The police said that because of the flattening of the head of the bar, that it might have been discarded by its previous own and appealed for anyone that might have discarded one for that reason to come forward and see if they could identify it. The police said that the hammer blows appeared to have been struck from one particular angle with the result that the metal had splayed out into a definite lug at one side. It was said that the tool might have been discarded because further continued hammer blows might have been likely to have broken part of the head off altogether or to have caused the hammer to slip and thus cause injury to the person using it. It was also noted that the bar had score marks on the sides which were which were bright and unrusted which suggested that it had recently been fastened in a vice.  The police said that it was possible that the bar had been fastened in a vice by the legitimate user of the implement in order to remove the turned-over lugs caused by repeated hammer blows on the head. It was noted that as it was thought that the continued use of the tool for its legitimate might have been dangerous for the user, that the legitimate owner had put the tool in a vice and attempted to remove the lugs and that after failing to do so had considered it beyond repair and discarded it.

The police said that they thought that the newspaper was a valuable clue and that it pointed to the murderer having been resident in the Falkirk area on 16 September 1949.

The police also appealed for the assistance of people that had travelled to the Falkirk district by bus or train on the day of the murder in the hope that some passenger might recalled having seen a man with a newspaper parcel with him on their journey.

Fingerprints were found in the office and the police later took finger and palm prints from every employee at the brickworks for elimination purposes. A mobile finger-printing unit was set up in the new office at the brickworks which was due to be brought into operation on the Monday following Mary Terris's murder. Employees were taken into the office in groups of three to have their fingerprints taken and they were all later interviewed by the police.

The police also interviewed ex-employees and appealed for anyone to come forward who had been questioned about the situation at the brickworks and the lay-out of the works or the normal routines carried out by the office staff.

There were about 100 employees at the brickworks.

On the Monday afternoon, 17 October 1949, the police kept a watch on the narrow road that led to the Roughcastle Brickworks and all vehicles were stopped and the drivers questioned in the hope that they might find someone that used the road regularly and who might have seen or heard something suspicious on the day of the murder.

The police also questioned boarding house keepers and householders that took in lodgers as well as hostel wardens to find anyone that might have taken the murderer in. The police said that they thought that it was possible that the murderer might have given up his lodgings on the day of the murder or immediately afterwards. The police added that it was possible that the murderer might not have been in possession of a ration book and might have had to change his residence frequently. The police added that their appeal to Landladies was not confined to the immediate Falkirk area, but also to any place across Central Scotland where the murderer might have sought lodgings.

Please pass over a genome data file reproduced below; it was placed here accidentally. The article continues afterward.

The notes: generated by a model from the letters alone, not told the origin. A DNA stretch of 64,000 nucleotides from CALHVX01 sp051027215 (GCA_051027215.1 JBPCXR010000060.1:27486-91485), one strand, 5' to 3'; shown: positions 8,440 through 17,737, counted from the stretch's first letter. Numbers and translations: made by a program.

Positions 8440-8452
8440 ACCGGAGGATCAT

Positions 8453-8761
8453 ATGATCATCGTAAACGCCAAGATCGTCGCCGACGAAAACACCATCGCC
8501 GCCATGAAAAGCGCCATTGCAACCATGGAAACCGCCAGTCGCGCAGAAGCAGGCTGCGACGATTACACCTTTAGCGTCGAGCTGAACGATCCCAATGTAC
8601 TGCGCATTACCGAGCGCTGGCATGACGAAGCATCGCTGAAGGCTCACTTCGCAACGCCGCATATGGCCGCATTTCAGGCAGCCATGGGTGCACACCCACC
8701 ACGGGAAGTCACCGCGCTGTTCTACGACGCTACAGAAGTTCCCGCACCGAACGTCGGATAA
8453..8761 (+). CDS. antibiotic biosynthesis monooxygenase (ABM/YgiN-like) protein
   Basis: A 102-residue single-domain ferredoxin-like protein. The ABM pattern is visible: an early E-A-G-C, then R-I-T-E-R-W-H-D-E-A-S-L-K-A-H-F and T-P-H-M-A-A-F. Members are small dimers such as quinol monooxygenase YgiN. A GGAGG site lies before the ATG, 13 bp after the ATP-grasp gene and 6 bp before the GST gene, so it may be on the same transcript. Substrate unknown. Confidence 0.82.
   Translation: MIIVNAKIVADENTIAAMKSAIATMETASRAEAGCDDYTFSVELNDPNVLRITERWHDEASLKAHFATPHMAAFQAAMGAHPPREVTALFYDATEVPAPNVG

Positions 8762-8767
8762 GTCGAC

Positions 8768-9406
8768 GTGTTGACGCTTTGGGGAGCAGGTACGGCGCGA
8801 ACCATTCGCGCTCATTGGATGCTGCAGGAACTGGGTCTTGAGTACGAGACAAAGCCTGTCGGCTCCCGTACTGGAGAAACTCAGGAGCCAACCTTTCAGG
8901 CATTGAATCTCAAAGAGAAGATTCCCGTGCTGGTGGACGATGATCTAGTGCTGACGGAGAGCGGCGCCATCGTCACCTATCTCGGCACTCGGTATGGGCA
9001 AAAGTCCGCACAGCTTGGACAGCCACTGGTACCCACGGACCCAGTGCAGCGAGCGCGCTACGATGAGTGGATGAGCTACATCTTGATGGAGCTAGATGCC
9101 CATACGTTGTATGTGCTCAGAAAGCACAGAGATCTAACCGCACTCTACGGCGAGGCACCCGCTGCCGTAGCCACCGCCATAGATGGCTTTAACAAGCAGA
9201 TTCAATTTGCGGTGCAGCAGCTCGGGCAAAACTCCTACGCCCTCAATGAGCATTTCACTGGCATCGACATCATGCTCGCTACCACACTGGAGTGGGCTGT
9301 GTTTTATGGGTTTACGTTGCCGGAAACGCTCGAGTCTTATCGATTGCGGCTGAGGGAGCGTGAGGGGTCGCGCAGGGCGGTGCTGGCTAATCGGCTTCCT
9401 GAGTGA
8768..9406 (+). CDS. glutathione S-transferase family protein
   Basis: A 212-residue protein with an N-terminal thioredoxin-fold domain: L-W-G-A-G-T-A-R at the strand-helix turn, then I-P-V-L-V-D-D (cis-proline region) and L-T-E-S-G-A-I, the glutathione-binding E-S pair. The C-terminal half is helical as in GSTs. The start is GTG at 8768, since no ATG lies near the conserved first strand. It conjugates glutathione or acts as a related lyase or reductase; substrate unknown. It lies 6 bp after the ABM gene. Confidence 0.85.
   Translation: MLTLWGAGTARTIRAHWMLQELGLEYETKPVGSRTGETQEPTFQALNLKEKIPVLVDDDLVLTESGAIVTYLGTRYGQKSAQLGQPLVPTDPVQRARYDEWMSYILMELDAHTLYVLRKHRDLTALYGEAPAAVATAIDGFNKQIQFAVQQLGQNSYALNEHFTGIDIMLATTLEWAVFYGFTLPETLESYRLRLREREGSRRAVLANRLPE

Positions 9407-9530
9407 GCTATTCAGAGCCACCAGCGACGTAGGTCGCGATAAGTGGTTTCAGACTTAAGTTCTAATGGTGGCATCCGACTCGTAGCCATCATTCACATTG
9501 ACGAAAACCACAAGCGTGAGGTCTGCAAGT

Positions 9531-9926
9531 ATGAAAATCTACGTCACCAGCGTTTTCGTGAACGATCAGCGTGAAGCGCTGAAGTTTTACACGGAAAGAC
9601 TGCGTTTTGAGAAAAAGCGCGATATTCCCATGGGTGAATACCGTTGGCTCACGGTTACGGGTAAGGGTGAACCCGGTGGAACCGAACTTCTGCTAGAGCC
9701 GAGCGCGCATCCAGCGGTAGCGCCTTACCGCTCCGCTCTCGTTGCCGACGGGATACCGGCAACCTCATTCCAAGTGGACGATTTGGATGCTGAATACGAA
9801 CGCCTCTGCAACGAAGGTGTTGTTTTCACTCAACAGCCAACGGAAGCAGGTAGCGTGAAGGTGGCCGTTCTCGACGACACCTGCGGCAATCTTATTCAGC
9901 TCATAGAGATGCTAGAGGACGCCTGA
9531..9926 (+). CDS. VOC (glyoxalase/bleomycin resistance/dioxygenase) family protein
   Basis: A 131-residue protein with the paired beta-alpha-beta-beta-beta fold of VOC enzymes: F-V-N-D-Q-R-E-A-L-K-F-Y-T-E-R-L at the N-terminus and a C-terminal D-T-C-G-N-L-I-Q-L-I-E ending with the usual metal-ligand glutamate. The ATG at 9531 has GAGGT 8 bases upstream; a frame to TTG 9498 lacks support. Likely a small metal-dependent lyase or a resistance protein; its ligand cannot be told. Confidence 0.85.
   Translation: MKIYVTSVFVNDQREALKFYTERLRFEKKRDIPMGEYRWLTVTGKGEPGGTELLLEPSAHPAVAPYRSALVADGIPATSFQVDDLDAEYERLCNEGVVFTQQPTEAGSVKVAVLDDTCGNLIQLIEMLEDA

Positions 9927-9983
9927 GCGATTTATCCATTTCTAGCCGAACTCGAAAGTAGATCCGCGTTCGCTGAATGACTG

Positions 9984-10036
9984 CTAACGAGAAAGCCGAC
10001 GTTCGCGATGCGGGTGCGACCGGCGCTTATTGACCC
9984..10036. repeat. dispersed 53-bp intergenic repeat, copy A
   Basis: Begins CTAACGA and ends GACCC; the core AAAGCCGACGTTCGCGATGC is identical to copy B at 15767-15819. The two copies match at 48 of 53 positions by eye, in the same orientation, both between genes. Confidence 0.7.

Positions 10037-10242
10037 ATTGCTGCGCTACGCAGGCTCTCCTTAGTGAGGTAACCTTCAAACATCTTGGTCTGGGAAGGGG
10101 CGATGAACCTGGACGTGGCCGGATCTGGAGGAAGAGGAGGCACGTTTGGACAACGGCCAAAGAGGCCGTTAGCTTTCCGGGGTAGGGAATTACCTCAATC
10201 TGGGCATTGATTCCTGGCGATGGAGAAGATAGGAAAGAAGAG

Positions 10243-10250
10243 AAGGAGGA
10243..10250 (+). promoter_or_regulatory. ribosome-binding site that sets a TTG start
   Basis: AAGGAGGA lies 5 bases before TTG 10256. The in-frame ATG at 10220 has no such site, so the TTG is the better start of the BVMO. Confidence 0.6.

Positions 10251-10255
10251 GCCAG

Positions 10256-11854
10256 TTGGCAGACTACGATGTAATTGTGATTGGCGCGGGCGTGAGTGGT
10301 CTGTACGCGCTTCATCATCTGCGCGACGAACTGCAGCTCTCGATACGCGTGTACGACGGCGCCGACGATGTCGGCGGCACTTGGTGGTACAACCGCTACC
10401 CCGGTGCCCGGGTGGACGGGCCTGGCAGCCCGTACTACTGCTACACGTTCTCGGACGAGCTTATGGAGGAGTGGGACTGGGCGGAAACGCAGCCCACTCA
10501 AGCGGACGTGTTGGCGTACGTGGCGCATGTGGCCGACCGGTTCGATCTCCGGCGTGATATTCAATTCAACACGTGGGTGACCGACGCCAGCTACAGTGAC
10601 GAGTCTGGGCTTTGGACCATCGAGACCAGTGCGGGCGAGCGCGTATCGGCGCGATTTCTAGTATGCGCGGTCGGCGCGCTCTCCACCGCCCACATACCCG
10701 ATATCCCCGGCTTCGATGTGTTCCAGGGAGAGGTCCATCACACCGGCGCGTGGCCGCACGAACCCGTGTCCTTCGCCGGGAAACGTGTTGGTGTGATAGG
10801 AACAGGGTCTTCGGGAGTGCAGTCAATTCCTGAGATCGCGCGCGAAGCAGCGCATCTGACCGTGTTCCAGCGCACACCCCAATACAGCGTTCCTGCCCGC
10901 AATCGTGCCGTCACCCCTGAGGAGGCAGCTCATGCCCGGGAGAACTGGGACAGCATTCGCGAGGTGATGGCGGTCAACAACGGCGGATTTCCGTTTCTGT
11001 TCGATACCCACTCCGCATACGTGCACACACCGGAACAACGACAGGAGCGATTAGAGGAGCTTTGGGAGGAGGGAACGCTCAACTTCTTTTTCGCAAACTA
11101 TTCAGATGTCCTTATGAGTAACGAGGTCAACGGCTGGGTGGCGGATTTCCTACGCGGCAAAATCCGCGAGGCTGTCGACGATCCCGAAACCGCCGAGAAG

She was a clerkess and had lived in Wallace Street, Grangemouth. She was also known as Molly Terris.

Her funeral took place on Tuesday 18 October 1949 at Grandsable Cemetery. Hundreds, mostly women, crowded the rain-swept street bordering the canal basin in the Old Town to see the cortege go from her house in Wallace Street to the hall of the Christian Brethren. They were said to have waited patiently during the hour-long ceremony even though few of them had umbrellas. Following the service, during which the mourners were said to have taken off their hats with the rain coming down, bowed, the hearse that carried Mary Terris's body left for Grandsable Cemetery, followed by 57 cars, going by way of South Bridge Street, Station Road and Earl's Road, a distance of two miles. It was described as the largest funeral to have ever taken place in the town. It was reported that after arriving at the cemetery, mourners congregated by the graveside, standing ten-deep for a service that lasted half an hour during a storm of wind and rain.


*map pointers are rough estimates based on known location details as per Place field above.


see Falkirk Herald - Saturday 22 October 1949

see Falkirk Herald - Wednesday 19 October 1949

see Dundee Courier - Monday 24 October 1949

see Western Morning News - Monday 17 October 1949

see Falkirk Herald - Saturday 22 October 1949

see Coventry Evening Telegraph - Monday 17 October 1949

see Falkirk Herald - Wednesday 26 October 1949

see Scottish Brick History

see Express

see Deadline News